Programme on the Analysis of Constituent Assembly Elections and the System of Proportional Representation in Nepal (Kathmandu: July 27, 2014)

Legal constitutional experts and professors on the Analysis of Constituent Assembly Elections and the System of Proportional Representation in Nepal

A Programme on the Analysis of Constituent Assembly Elections was organized in Kathmandu by Kathmandu University School of Law in cooperation with Nepal Constitution Foundation on July 27, 2014.

Participated by more than 15 legal constitutional experts and professors, the programme was intended to review the system of proportional representation (PR) in Nepal in view of the recent electoral experience of the country. Nepal has adopted List PR system since 2008 Constituent Assembly elections.

Mr. Kåre Vollan, a Norwegian electoral expert, who made his presentation on the theme, invited thoughts of the expert participants on different issues in order to improve the electoral system for the principal house of the national parliament to be created by the new constitution.

The discussion in the programme was confined to three key issues. First, the List PR side of the elections, which has certain problems at present, could be done by requiring the parties to nominate ranked lists before the elections. This would mean that the parties would fill the seats they won from the top of the lists and the voters would know who they would know who they are voting for. The selection process after the elections would then be unnecessary. This is in line with international practice and would add transparency to the process. Second, the quotas for all groups, including the male elite, on the List PR side could be replaced by minimum quotas for those who are deemed to be excluded from representation in past elections. This would include around 43 % of the population, and would make the nomination aspect much simpler for parties. Then it would also not be mandatory for all candidates of the PR to declare group and it would thus remove an unreasonable obstacle to stand for elections. Third, the women and excluded would have to be nominated at prominent places on the ranked lists. Further, it would be possible to meet the minimum requirements for representation of women and other excluded in the whole house, by for example interchanging the ratio of women candidates between the FPTP and the PR system in order to meet the overall quota of 33 % women in the full house. The PR side can be used as a compensatory mechanism to reach that requirement, if the FPTP system does not qualify the minimum set of candidates.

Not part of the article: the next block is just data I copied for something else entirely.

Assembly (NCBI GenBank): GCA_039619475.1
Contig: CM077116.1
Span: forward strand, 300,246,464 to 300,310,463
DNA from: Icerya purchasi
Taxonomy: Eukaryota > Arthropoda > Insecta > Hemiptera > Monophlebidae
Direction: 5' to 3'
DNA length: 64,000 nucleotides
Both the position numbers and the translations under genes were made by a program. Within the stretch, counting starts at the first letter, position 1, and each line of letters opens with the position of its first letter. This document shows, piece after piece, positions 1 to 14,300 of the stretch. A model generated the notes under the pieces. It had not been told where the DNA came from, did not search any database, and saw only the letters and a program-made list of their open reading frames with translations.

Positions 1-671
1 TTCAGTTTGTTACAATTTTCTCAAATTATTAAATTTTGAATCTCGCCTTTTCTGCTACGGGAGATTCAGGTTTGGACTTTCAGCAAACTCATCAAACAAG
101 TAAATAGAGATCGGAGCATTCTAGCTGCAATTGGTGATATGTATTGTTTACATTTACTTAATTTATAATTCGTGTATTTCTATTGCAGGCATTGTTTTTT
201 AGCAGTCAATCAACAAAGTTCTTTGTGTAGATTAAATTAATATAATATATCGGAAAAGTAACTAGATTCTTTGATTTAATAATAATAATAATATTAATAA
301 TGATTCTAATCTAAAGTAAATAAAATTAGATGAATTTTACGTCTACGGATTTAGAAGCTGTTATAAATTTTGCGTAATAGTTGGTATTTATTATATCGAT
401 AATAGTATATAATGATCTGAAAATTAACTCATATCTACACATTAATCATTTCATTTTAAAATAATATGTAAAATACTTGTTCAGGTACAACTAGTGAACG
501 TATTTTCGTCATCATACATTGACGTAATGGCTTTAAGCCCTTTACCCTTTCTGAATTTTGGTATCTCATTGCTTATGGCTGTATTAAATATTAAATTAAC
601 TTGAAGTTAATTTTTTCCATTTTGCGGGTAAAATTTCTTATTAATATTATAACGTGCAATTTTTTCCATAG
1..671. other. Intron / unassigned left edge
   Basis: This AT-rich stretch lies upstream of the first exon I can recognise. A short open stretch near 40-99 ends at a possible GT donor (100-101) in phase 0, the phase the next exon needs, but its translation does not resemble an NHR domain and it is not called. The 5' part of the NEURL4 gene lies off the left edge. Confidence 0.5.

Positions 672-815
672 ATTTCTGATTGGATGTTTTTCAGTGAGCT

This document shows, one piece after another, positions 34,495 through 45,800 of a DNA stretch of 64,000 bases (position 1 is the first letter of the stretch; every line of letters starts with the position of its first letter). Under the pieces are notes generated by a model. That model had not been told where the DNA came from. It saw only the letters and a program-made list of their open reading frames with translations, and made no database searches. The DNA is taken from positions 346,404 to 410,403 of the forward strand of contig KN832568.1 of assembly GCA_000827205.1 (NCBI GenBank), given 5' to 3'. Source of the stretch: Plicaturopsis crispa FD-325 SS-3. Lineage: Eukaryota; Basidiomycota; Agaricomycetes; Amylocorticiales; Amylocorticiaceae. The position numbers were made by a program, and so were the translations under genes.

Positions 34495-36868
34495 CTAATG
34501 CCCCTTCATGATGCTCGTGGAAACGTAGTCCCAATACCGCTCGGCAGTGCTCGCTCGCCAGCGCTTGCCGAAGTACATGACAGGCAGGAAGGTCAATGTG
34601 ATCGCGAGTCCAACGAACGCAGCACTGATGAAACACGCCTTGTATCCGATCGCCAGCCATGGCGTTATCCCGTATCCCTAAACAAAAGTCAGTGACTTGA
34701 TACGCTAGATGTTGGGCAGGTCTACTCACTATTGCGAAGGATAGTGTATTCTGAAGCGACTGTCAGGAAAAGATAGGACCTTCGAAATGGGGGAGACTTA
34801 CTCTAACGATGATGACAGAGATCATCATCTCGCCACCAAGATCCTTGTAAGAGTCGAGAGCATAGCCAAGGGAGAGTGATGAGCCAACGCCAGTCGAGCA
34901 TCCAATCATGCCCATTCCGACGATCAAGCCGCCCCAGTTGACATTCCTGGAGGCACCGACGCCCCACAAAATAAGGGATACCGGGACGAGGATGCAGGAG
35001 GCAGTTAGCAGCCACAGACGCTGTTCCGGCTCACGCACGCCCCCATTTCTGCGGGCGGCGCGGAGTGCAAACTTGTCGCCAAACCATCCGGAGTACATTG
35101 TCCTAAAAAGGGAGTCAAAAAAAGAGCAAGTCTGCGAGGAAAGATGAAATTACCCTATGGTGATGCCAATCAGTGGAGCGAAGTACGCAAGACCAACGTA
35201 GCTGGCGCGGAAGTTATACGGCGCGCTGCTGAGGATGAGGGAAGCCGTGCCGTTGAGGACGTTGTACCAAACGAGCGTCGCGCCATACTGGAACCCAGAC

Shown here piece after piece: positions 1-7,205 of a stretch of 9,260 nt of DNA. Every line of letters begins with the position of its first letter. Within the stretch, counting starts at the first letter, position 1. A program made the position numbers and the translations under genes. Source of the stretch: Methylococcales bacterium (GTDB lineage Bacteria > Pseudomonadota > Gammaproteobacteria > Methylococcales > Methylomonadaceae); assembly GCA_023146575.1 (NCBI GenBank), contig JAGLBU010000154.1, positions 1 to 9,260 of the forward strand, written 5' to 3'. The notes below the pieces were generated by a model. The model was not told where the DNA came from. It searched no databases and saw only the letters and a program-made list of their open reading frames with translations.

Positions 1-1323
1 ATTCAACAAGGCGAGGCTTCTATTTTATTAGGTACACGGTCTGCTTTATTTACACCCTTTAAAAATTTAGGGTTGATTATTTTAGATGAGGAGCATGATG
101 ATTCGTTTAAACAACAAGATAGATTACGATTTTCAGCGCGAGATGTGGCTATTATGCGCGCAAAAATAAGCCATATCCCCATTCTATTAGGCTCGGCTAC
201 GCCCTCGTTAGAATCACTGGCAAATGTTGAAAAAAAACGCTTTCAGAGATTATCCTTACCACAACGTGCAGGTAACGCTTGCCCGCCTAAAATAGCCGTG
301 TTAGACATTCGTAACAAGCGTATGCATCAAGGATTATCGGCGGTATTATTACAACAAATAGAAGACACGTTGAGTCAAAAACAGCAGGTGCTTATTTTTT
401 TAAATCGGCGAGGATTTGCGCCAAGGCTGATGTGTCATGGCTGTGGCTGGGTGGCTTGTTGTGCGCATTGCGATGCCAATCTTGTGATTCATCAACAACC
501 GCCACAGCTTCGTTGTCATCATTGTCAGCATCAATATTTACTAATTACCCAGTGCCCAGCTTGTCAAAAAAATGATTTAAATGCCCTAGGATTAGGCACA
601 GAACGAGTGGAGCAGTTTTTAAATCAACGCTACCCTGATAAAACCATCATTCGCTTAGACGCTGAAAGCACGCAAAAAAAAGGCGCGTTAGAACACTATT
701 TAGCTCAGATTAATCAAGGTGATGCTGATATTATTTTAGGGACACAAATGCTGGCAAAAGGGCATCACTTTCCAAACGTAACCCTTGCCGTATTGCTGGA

Finally, the PR seats could be filled from province lists instead of very long national lists. This makes sure that all MPs would have a constituency and inclusiveness would be strengthened.

Professor Niranjan Sharma, Professor Dr Surya Dhungel, Senior Advocate Radheshyam Adhikari, Decentraqlization expert Binod Bhattarai and KUSL Faculty Sombhojen Limbu also gave their opinion on the issue.

The programme was facilitated by Dean of the School of Law, Dr Bipin Adhikari.